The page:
'Could’ve been much worse': Plaquemine dodges bullet after chlorine leak
Emergency officials from Iberville Parish government breathed a sigh of relief after a chlorine leak and fire at a Plaquemine chemical facility ended without injuries or residential damages.
The fire began just before 9 p.m. April 18 in a compressor that converts gas to liquid, according to Greg Langley, spokesman for the Louisiana Department of Environmental Quality.
Olin Chemicals operates units inside the Dow Chemical facility. The concentration of chlorine released was less than 1 part per million, according to the Environmental Protection Agency.
Iberville Parish President J. Mitchell Ourso issued a shelter-in-place. Residents were also asked to turn off air conditioners and close all windows and doors.
The shelter-in-place ended about 12:30 a.m. It lasted approximately 3 ½ hours.
“It could’ve been so much worse,” Ourso said. “Nobody got hurt in the complex and nobody was overcome here in the public.”
A Baton Rouge TV station reported that 23 residents were taken to Ochsner Medical Center near Plaquemine.
None of the residents were hospitalized, according to Iberville Parish Emergency Management Director Clint Moore said.
“They weren’t necessarily hospitalized, and to my knowledge, none were actually admitted,” he said. “They were brought there as precautionary measure.”
The leak occurred in a plant less than one-quarter of a mile from subdivisions in the north Plaquemine area.
The cloud that hovered over the area created an ominous image, but was not as severe as it looked, Moore said.
“It was chlorine, but it wasn’t 100 percent chlorine,” he said. “It was significantly diluted.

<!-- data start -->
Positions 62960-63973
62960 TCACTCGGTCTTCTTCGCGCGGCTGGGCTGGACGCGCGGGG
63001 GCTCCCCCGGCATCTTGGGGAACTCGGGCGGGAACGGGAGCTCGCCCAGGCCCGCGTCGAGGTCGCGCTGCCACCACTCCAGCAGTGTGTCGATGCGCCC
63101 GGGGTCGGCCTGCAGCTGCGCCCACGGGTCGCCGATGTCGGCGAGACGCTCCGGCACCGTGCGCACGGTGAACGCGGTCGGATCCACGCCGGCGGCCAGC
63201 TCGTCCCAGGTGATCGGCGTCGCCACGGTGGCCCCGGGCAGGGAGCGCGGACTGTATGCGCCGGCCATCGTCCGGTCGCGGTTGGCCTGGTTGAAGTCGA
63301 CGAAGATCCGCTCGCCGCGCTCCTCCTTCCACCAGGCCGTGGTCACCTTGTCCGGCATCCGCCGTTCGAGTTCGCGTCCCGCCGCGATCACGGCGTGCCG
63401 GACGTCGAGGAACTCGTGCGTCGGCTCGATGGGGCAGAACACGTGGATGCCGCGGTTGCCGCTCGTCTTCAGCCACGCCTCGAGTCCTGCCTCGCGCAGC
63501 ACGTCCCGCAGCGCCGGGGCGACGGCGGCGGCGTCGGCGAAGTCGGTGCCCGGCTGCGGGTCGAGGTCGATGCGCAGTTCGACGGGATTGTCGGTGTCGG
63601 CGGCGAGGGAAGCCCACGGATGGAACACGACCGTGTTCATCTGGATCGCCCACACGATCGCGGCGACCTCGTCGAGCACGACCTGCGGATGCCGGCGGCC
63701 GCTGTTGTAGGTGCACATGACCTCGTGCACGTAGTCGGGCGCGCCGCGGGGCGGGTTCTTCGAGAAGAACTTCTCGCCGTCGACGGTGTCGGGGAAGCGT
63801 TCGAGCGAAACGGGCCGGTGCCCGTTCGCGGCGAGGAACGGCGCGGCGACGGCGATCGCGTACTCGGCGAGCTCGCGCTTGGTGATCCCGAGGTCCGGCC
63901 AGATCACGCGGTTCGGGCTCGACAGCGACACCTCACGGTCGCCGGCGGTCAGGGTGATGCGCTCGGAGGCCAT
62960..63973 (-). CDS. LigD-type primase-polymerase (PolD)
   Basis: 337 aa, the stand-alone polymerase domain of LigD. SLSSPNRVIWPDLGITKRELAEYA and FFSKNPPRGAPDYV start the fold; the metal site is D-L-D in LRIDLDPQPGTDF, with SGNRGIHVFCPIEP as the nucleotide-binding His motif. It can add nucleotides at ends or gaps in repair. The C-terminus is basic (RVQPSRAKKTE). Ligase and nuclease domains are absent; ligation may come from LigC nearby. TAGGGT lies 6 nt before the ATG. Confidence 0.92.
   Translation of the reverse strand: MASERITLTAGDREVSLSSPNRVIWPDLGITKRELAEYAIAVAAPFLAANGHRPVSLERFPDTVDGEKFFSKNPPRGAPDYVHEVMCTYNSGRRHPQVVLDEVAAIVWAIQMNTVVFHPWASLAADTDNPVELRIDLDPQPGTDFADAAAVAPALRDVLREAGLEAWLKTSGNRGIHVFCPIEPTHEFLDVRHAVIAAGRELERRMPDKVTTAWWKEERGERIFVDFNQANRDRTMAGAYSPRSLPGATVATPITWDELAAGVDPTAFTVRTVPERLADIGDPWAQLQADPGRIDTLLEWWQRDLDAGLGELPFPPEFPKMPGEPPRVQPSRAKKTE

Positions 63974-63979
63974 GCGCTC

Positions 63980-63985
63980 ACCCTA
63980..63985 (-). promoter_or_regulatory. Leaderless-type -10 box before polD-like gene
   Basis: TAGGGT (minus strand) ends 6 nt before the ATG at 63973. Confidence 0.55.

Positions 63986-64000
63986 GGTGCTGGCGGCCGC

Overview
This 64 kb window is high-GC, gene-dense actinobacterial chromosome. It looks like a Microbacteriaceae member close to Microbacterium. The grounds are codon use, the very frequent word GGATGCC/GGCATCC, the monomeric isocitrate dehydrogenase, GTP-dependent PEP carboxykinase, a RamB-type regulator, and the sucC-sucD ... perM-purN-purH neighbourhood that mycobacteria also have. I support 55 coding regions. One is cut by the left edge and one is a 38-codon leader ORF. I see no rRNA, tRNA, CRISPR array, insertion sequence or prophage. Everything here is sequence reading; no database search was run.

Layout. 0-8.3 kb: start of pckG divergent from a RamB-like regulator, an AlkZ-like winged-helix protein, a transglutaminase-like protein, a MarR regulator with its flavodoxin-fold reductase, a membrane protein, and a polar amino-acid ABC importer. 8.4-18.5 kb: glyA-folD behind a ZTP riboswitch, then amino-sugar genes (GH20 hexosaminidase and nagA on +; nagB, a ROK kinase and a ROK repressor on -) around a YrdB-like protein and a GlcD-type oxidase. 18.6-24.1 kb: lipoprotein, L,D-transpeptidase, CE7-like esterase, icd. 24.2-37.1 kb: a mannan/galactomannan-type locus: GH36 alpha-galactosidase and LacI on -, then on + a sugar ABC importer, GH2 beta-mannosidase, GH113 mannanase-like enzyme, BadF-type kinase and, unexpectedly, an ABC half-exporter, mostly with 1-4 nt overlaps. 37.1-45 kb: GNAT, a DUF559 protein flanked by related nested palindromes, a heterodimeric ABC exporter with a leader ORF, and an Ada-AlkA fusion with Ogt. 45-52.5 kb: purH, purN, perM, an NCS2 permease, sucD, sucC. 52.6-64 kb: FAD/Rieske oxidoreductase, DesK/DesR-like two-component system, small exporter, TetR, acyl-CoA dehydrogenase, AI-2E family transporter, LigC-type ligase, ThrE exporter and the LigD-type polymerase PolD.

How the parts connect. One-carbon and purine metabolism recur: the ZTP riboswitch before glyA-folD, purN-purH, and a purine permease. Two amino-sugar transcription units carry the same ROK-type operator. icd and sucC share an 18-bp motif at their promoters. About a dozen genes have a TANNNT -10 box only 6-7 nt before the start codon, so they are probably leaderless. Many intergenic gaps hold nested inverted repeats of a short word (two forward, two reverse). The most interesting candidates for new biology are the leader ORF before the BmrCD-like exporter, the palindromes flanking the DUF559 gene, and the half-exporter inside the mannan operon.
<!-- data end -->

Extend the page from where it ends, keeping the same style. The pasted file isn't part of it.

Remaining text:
“The picture looks bad, but most of that was smoke and fire from the steam, but the exhaust still posed a safety hazard to the community,” Moore said. “It could’ve been so much worse … our hats go off to those guys and girls in the petrochemical industry. They practice and preach safety big time.”
Public cooperation stopped an emergency situation from becoming much more difficult, Iberville Parish Sheriff Brett Stassi said.
“The people responded great to us moving them around, and I was so proud that my deputies who left their homes to help us – detectives as well as road people,” he said. It’s a major deal to shut down roads in both directions and working together with West Baton Rouge and State Police was seamless, and due to the amount of chlorine, and the amount of smoke and the steam, it looked far worse than it really was.”
Some residents on social media said they had not received alerts on phone or through their TV providers.
Social media sites for Iberville Parish Government, the Iberville Sheriff’s Office and Dow Chemical posted warnings about the leak.
Alerts went to all landlines and cellphone lines registered through 911, while others said they did not hear the emergency sirens.
“When you turn on the sirens and you have to look at where the sirens you were turning on around the parish and you know the wind directions, you wouldn’t turn on the sirens for somewhere back of White Castle if it’s not needed, for example,” Ourso said. “So, it was in immediate area where sirens were turned on in the perimeter where the winds were headed south.
“The number of sirens turned on that night were in the affected area, and it’s the people in that vicinity who get the phone alert,” he said. “It is connected to that particular area.”
Residents can register their cellphones to the 911system on the Iberville Parish Government website, Moore said.
“People got rid of landlines and no longer have cable overrides, so it’s incumbent on them to make sure 911 has their number to get in touch with them,” he said.